CCHR’s 50th Anniversary Gala
Producer/director Kevin Miller accepts CCHR’s Human Rights Award
Texas attorney Andy Vickery accepts CCHR’s Human Rights Award
CCHR works with Chilean legislator Cristina Girardi (right, top and bottom) to reach parents, educators, fellow lawmakers and the media with the facts—efforts resulting in a law passed to protect children from being forced to take psychiatric drugs as a requirement to be able to attend school.
Two crusaders for child and parental rights work tirelessly to change Chilean law and protect children from forced psychiatric treatment as a prerequisite to attend school.

In 2005, Chile implemented the largest nationwide school screening program on the planet, with more than a million children screened from 2005 to 2015. Many of those children so screened were then prescribed psychotropic drugs. Not surprisingly, the country ranks as having the highest rates of child suicide for 15- to 19-year-olds in Latin America and ranking fifth highest internationally.

Hilda Zuñiga, an aide to Chilean legislator Cristina Girardi, knew something was awry when, in doing community work, she encountered upset parents whose children had been taken to psychiatrists without their agreement. She and Girardi took further notice as they found case after case of parents threatened with their child being blocked from school if they did not take psychotropic drugs.

Things became personal when Zuñiga’s own son was labeled autistic and prescribed Ritalin. She began to research the medications and came across Citizens Commission on Human Rights (CCHR). She soon got her son off the drugs and found alternative solutions for him.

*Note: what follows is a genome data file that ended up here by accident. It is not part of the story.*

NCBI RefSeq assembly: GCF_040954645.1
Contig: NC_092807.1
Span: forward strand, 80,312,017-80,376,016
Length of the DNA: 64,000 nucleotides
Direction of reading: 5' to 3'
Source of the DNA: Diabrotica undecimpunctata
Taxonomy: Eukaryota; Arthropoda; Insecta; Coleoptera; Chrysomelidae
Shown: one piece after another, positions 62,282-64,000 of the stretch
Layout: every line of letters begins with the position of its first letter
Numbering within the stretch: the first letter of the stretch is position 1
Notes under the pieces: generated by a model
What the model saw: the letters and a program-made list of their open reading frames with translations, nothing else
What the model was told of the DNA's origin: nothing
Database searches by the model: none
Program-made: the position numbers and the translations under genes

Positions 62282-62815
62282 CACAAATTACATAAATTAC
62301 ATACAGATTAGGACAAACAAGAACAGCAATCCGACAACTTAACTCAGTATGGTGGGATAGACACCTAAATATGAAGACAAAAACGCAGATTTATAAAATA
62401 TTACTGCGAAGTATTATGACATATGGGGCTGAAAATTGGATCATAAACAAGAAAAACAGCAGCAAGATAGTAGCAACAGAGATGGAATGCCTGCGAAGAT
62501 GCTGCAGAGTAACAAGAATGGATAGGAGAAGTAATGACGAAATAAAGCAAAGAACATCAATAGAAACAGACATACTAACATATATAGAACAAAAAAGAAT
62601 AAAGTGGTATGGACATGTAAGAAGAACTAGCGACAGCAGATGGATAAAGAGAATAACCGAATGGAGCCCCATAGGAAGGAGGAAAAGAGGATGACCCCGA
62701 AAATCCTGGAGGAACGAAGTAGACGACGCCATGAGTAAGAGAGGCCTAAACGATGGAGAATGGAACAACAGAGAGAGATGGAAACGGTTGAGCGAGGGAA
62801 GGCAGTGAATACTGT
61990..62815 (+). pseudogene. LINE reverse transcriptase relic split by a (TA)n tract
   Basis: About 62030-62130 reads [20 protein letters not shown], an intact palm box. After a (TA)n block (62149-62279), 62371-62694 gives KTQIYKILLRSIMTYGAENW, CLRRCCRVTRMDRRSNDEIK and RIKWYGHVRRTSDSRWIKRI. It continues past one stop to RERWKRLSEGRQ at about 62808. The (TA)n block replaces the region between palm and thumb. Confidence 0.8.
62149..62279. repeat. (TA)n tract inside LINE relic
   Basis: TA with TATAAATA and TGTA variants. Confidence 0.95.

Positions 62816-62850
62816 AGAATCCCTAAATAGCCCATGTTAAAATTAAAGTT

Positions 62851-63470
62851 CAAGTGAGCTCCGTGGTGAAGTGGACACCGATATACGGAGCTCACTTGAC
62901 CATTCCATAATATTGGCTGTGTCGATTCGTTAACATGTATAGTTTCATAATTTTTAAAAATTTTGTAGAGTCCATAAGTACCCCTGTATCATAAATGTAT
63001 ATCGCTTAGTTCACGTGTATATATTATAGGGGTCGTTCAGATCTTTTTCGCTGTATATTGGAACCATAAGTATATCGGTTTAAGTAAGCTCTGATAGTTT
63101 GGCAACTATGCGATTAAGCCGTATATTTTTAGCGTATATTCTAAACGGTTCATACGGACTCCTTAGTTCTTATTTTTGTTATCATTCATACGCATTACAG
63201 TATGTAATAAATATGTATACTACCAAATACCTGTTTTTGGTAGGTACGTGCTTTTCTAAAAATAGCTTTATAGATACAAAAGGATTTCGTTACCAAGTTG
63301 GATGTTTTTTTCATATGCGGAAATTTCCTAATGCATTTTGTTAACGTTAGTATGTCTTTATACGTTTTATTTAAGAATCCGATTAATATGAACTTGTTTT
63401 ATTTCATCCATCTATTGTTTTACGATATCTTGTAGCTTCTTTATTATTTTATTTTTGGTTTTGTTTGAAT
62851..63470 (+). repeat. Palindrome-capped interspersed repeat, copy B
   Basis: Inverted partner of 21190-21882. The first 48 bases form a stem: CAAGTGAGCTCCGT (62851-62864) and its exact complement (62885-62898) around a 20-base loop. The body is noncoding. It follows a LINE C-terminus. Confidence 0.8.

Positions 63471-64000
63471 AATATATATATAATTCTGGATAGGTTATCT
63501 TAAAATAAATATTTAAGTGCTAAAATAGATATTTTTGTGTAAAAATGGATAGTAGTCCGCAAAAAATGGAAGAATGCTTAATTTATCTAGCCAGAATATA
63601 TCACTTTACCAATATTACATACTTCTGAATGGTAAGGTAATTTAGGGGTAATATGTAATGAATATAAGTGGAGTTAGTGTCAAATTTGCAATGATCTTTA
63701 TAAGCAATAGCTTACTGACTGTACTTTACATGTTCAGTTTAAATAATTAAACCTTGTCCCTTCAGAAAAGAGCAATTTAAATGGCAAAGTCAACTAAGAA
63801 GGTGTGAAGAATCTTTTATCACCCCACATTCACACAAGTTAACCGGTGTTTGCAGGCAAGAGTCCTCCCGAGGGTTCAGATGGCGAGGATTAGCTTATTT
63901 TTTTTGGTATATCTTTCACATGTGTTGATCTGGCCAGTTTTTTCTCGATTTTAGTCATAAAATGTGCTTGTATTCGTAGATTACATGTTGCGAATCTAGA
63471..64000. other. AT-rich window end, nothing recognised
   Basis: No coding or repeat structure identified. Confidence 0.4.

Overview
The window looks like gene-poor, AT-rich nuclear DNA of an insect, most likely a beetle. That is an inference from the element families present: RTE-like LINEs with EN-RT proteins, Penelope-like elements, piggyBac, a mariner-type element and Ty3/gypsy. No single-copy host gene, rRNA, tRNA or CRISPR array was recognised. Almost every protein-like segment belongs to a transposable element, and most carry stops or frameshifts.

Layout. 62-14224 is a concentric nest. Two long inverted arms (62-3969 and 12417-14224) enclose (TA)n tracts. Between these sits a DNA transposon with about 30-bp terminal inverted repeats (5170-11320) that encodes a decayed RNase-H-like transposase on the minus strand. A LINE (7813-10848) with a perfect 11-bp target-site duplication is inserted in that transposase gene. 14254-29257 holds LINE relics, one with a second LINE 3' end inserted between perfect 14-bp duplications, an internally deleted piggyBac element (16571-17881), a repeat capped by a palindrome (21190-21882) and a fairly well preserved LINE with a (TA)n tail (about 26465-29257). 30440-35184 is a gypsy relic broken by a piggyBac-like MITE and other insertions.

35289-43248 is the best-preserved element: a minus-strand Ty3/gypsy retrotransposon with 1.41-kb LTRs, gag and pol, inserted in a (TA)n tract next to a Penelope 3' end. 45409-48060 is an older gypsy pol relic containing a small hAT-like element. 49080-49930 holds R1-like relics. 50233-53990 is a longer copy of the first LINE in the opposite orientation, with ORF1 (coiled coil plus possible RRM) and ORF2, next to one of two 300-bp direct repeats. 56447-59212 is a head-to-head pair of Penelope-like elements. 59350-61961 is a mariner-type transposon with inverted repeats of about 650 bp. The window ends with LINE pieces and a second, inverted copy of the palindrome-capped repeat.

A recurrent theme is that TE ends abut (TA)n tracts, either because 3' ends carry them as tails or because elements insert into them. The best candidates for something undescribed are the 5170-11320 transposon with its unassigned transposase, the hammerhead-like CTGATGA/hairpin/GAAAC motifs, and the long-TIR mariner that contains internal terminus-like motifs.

But it wasn’t enough just to help her son. She began reaching out to the community to enlighten others. Zuñiga and Girardi held seminars for parents and teachers in the capital, Santiago de Chile. However, when the now enlightened parents refused to drug their children, they were threatened with their child being kicked out of school. So began a mission to change Chile’s education laws. The two women gathered documentation on the facts of psychiatric drugs and their effects on children and briefed other Chilean legislators, as well as the public. As part of a parliamentary working group, they proposed amendments to the education law in 2016. However, it took enlightenment, seminars, media and meetings to break through the cloud of misinformation. Ultimately Zuñiga and Girardi reached over 2.1 million through more than 180 seminars and media interviews on national TV with CNN Chile, CHV Noticias and Channel 13. Finally, the first amendment for public schools passed unanimously in 2018, followed by amendments for private schools in 2019. Now taking psych drugs cannot be required for a child to attend school. Thanks to Zuñiga and Girardi, Chilean parents can now choose the course of their child’s health care.

While ECT might appear less brutal today (in photo) than in the ’60s film One Flew Over the Cuckoo’s Nest, the damage is the same today—or worse—due to muscle relaxants being used.

Join Our Crusade to Stop ECT

Join CCHR in stopping the barbaric practice of electroconvulsive therapy (ECT)—also called electroshock treatment—across the world. Adding to the necessity to make our voices heard, the American Psychiatric Association recommends that ECT be used on children and teens that are “unresponsive” to psychiatric drugs. The US Food and Drug Administration has approved the electroshocking of teens from age 13 for at least three “disorders,” despite no clinical trials from the ECT device manufacturer proving safety and efficacy.

Electroshock treatment is an archaic treatment invented in the 1930s that sends jolts of electricity into the brain, inducing a grand mal seizure. It’s associated with numerous side effects, including short- and long-term memory loss, cognitive problems, manic symptoms, prolonged seizures, heart problems, brain damage and even death.

CCHR is on a crusade to stop the use of ECT the world over. Learn more and sign our petition at


As a nonprofit mental health watchdog, CCHR relies on memberships and donations to carry out its mission to eradicate psychiatric violations of human rights and clean up the field of mental health. To become part of the world’s largest movement for mental health change, join the group that has helped enact more than 180 laws protecting citizens from abusive psychiatric practices.